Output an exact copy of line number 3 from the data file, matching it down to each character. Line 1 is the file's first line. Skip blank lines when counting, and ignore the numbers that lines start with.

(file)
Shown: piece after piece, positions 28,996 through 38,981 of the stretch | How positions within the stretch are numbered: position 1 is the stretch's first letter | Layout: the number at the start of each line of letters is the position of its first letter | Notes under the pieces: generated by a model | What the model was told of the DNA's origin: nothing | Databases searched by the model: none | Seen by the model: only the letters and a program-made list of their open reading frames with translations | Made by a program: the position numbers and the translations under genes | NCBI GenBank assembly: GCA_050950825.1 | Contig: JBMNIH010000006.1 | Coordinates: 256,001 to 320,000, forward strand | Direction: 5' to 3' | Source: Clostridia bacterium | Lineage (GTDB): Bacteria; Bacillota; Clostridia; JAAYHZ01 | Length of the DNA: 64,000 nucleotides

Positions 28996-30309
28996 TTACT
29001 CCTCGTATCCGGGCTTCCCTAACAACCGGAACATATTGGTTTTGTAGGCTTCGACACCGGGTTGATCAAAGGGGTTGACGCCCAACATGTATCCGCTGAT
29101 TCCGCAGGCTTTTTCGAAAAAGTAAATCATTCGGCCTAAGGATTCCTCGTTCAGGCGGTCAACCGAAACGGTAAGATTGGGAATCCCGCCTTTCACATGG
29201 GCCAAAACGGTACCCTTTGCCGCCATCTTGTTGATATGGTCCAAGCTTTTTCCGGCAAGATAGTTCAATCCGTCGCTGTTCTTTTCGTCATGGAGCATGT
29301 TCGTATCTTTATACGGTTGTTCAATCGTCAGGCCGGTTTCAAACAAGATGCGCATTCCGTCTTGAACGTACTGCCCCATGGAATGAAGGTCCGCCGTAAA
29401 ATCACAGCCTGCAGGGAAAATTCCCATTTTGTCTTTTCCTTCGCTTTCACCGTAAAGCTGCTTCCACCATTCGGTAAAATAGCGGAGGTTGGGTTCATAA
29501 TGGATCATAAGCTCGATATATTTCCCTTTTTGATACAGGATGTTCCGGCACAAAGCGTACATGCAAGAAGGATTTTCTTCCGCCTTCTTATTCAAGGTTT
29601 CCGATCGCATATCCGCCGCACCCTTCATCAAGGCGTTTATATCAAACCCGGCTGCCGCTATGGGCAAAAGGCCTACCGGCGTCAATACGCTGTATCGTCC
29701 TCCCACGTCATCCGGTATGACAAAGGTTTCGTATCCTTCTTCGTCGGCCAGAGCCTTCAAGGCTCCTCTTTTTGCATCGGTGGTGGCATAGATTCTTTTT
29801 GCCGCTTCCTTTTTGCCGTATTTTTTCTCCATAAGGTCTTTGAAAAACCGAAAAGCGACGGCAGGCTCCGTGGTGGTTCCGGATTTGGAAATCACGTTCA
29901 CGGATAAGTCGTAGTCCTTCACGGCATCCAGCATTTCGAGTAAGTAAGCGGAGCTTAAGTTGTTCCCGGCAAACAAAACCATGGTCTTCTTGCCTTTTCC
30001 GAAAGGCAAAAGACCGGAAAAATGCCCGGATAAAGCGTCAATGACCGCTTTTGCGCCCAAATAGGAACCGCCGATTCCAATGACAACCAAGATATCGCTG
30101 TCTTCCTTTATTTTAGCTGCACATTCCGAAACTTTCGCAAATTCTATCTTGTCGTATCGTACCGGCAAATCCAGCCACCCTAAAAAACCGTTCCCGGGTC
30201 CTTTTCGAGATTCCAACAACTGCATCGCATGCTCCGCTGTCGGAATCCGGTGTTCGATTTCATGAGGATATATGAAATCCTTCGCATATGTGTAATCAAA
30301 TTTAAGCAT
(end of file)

28996 TTACT